Thank you very much for the opportunity to speak before the committee.
As stated, my name is Matthew Firth. I am a senior officer in the health, safety, and environment branch of the Canadian Union of Public Employees, CUPE, which is Canada's largest trade union, with approximately 600,000 members.
CUPE's national president, Paul Moist, wanted to meet with the committee today but could not because he's overseas at Public Services International meetings, so I am here in his place.
CUPE is a socially active union, and this social action extends to environmental issues. CUPE works to improve all facets of our members’ quality of life. We see that enhancing the natural environment augments the quality of life of our members and, by extension, all Canadians. Therefore, CUPE supports Bill C-469.
Specifically, CUPE will put its support in context by pointing to the timeliness of this bill with respect to the state of the global natural environment and with respect to an emerging trend to enshrine environmental rights as a response to ecological stressors.
Secondly, CUPE supports the need for the bill because of Canada’s declining environmental record, as shown via various indicators, as a way to improve Canada’s protection and enrichment of the natural environment.
Lastly, CUPE will highlight the importance of certain key points of the bill that it supports.
Presently, the state of the Canadian and global natural environment is perilous. Various environmental factors show that more protection is called for due to decades of environmental degradation and exploitation of the planet’s natural resources. Climate change, diminishing biodiversity, deforestation, deteriorated water and air quality, as well as other environmental problems show the timely need for an environmental bill of rights.
There are indications that the world is moving toward enshrining the rights of the planet. For example, in April 2009 the United Nations General Assembly proclaimed April 22 to be International Mother Earth Day, a step up from Earth Day. Speaking to the declaration, Bolivian President Evo Morales said the world body had “taken a historic stand for Mother Earth”. The UN declaration states that “the Earth and its ecosystems are our home” and “it is necessary to promote harmony with nature and the Earth”. Furthermore, Morales dubbed the declaration a first step toward making the 21st century the “century of the rights of Mother Earth” in the same way the 20th century was characterized as the century of human rights.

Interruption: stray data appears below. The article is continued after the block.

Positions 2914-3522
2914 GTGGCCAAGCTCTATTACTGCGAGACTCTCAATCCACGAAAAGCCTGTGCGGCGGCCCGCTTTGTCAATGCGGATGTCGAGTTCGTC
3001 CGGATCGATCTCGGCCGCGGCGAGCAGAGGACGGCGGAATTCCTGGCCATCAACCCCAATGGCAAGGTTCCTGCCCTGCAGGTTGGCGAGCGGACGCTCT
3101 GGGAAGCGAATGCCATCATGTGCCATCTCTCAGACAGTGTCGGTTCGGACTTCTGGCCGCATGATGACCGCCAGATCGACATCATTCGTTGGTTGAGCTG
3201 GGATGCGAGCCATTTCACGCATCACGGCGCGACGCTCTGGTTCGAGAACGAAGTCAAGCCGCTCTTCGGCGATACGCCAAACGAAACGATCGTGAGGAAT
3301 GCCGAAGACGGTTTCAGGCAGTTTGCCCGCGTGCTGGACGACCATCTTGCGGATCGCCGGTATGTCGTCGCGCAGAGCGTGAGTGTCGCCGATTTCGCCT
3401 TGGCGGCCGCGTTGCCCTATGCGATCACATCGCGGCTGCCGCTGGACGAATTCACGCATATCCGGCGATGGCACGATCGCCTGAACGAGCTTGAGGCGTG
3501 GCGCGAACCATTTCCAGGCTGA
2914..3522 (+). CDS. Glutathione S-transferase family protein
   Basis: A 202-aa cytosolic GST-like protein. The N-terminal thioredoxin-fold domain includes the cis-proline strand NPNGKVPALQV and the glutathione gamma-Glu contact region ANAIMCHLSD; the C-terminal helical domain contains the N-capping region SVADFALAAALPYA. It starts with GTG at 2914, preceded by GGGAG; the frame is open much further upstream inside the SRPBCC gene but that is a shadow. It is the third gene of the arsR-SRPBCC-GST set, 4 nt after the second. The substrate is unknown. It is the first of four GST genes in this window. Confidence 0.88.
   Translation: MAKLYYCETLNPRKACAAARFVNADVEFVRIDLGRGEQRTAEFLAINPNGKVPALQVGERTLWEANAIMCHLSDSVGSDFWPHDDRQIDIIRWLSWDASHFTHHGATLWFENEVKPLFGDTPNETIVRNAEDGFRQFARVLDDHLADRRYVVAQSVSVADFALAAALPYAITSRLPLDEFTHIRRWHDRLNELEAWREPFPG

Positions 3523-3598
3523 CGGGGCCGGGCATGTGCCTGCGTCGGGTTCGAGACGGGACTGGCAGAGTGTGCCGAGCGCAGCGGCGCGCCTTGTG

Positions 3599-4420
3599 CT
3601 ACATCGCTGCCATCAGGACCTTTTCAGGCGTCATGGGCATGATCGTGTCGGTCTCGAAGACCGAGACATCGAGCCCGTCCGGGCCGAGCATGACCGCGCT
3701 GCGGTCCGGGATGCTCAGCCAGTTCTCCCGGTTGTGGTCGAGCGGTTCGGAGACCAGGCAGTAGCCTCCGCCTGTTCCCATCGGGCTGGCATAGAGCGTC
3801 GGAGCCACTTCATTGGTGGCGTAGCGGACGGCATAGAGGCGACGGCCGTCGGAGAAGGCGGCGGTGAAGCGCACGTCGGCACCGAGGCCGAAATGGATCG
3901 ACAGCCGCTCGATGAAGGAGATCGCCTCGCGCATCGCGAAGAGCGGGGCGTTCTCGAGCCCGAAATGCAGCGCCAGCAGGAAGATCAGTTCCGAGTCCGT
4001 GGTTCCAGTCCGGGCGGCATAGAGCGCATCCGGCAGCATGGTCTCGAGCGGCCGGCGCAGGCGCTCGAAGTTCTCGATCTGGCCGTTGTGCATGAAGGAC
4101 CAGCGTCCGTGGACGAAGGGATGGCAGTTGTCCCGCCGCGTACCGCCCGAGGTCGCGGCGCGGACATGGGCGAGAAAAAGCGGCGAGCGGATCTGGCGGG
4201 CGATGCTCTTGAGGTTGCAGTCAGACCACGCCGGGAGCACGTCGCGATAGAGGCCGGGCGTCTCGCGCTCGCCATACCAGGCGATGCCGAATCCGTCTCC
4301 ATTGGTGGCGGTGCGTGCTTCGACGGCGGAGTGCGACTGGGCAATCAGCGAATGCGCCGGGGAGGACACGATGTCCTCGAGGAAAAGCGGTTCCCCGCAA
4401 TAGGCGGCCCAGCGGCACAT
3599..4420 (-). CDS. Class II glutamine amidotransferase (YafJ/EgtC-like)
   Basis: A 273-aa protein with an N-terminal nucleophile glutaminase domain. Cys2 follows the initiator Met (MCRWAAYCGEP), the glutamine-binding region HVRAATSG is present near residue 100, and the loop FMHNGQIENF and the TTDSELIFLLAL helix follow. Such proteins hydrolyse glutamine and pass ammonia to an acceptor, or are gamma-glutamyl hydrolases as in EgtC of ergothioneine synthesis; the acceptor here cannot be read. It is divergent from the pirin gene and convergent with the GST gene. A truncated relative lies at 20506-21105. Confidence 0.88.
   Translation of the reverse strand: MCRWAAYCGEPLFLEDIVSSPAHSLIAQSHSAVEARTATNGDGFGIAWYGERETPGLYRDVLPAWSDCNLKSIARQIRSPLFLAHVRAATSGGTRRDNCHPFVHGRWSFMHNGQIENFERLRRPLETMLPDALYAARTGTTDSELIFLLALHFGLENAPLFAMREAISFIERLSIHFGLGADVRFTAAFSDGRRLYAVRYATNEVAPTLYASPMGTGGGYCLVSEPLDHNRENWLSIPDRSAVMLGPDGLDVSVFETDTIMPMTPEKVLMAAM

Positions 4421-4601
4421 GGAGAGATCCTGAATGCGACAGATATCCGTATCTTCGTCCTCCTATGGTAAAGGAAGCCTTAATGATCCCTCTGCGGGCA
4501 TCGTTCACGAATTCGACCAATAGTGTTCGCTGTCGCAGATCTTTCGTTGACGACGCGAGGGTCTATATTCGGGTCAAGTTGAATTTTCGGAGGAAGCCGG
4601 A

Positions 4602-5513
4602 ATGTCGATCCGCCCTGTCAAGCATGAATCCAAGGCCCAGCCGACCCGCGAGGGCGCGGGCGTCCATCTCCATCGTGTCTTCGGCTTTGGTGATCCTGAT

A next step would be taking up this opportunity in Canada by laying out a declaration for an environmental bill of rights and for the planet. We use this example to show that Bill C-469 is in step with what is an international trend to integrate human rights with ecological rights to ensure human prosperity. Adopting Bill C-469 would be a progressive environmental move by Canada and would help further the movement toward linking ecological well-being and health with social and economic prosperity, rather than seeing the natural environment and the economy as being separate and/or at odds, which is an outdated viewpoint inadequate for the 21st century.
Closer to home, Ontario, the Northwest Territories, Quebec, and other jurisdictions have environmental statutes that call for environmental rights, as do dozens of other jurisdictions across the world.
Numerous environmental performance indices point to Canada’s faltering environmental record. For example, Yale University's environmental performance index for 2010 assessed 163 countries on 25 performance indicators measured across ten policy categories, covering both environmental public health and ecosystem vitality. The indicators provide a gauge on a national government scale of how close countries are to meeting their established environmental policy goals. Overall, Canada ranked in 46th place out of 163 countries, with a score of 66.4%, a percentage score equivalent to a C grade. The ranking puts Canada in the middle of the pack, behind developing nations such as Mexico and Romania, and well behind other industrialized nations such as Switzerland and Sweden. Canada scored well on its water quality index, access to sanitation, access to water, and on indoor air pollution levels. Canada received failing grades on ecosystem vitality, fisheries, climate change, and air pollution.